Between 2007 and 2010 total energy subsides rose 108% but solar subsidies increased six-fold and wind’s were up 10-fold.

The Energy Department did not compare taxpayer handouts compared to their share of total energy production. They said that many facilities are still under construction.  In other words they didn’t want you to compare.

The folks at the Institute for Energy Research calculated the subsides per megawatt hour. Natural gas, oil and coal received 64¢ , hydropower 82¢,  nuclear $3.14, wind $56.29, and solar a whopping $775.64 per megawatt hour. In 2010, wind and solar combined produced a rousing 2.9% of energy generation.  “Renewables” thus contributed 10.3% of electricity generation— but 6.2 of that is hydropower, and may I remind you that the Greens are anxious to tear down all the dams— with some blather about letting the rivers run free.  As the Wall Street Journal suggests, why not eliminate all federal energy subsidies? This would get the federal government out of the business of picking winners and losers, not one of the skills of government.

In Britain, Professor Gordon Hughes, University of Edinburgh, teaches courses on the Economics of Natural Resources and Public Economics. He concludes that wind power would increase household electricity bills by 40-60% by 2020,  to meet the government’s target for renewable generation. To meet that scenario, the investment would amount to about £124 billion. The same electricity demand from combined cycle gas plants would cost  around £13 billion.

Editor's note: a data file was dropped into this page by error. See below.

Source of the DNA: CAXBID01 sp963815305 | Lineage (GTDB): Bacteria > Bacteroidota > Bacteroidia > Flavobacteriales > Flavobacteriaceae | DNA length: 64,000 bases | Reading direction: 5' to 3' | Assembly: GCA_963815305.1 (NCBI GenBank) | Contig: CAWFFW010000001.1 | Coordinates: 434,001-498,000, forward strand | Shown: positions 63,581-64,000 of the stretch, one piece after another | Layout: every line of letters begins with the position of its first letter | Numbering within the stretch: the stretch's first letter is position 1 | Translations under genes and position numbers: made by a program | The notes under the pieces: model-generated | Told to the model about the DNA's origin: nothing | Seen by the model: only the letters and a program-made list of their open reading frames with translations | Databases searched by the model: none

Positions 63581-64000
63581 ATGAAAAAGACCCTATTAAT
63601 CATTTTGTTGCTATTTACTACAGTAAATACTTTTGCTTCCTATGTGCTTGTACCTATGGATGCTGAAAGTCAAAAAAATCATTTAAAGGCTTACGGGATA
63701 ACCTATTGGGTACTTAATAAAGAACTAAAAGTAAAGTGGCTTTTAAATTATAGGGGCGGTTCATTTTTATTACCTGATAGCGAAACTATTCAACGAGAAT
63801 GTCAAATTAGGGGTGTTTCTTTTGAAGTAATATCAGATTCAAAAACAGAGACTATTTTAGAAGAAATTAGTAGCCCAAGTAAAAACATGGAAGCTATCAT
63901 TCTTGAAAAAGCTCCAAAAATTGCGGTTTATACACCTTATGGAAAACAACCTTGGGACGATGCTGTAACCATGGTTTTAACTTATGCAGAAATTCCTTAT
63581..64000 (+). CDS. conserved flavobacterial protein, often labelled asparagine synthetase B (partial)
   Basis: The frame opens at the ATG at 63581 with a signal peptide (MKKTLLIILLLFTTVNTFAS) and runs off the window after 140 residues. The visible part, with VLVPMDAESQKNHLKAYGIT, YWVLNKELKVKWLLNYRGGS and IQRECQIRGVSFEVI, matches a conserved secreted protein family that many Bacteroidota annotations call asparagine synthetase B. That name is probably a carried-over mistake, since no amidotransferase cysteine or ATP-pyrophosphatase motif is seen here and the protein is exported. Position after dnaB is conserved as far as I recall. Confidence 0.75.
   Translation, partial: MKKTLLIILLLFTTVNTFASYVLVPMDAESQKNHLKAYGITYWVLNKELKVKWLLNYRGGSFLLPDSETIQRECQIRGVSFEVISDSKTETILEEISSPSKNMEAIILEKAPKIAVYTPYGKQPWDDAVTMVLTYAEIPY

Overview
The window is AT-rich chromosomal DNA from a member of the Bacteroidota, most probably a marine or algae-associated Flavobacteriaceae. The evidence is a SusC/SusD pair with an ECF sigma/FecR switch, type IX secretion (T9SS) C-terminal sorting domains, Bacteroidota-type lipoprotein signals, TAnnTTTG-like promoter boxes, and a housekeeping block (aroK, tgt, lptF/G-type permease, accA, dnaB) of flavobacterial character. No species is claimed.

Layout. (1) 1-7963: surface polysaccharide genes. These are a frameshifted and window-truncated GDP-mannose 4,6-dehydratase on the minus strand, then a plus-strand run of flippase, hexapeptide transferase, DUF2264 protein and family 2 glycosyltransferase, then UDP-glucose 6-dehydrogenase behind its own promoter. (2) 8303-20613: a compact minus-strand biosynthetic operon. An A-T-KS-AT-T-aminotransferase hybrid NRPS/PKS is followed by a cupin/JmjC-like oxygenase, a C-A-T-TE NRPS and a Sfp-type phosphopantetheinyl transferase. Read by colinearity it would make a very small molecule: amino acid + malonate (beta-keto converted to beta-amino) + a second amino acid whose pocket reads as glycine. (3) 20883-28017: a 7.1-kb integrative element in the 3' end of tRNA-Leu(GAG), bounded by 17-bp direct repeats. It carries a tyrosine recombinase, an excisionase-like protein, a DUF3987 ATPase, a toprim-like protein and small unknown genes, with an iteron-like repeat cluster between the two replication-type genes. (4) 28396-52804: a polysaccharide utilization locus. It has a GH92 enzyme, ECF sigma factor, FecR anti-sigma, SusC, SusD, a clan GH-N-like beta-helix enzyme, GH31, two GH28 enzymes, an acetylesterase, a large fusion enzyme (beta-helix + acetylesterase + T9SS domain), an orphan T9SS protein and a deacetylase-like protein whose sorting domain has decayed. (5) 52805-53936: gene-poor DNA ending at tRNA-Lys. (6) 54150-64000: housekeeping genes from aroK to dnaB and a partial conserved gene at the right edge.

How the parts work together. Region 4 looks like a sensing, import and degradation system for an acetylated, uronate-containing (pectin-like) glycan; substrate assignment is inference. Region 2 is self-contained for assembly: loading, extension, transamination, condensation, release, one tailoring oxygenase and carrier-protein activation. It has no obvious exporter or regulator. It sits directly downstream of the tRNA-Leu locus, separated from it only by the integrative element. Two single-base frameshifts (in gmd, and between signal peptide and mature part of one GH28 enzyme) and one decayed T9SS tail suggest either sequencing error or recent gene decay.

Wind energy is often misunderstood. We have invented new kinds of turbines, though there have been many kinds of windmills through the centuries.  It is a very old technology, from the picturesque windmills of the Greek islands down to the windmills that stood on many farms  in the Midwest, usually to pump water. The most famous were the beautiful windmills that were long a symbol of Holland.

Henk Tennekes, the Netherlands’ famous engineer and research director of the Dutch National Weather Service explained the problems of wind power.  Wind mills, or turbines, have changed a lot over they years, but wind itself hasn’t changed at all. It is intermittent, often way intermittent. It may not blow for days. This graph from the Bonneville Power Administration shows the power generated by wind from August 15 to August 19 (the green line at the bottom).  It just didn’t blow at all. Which is why wind needs 24/7 backup from a conventional power plant, and if you have to have a regular power plant running all the time— what is the point of the wind farm?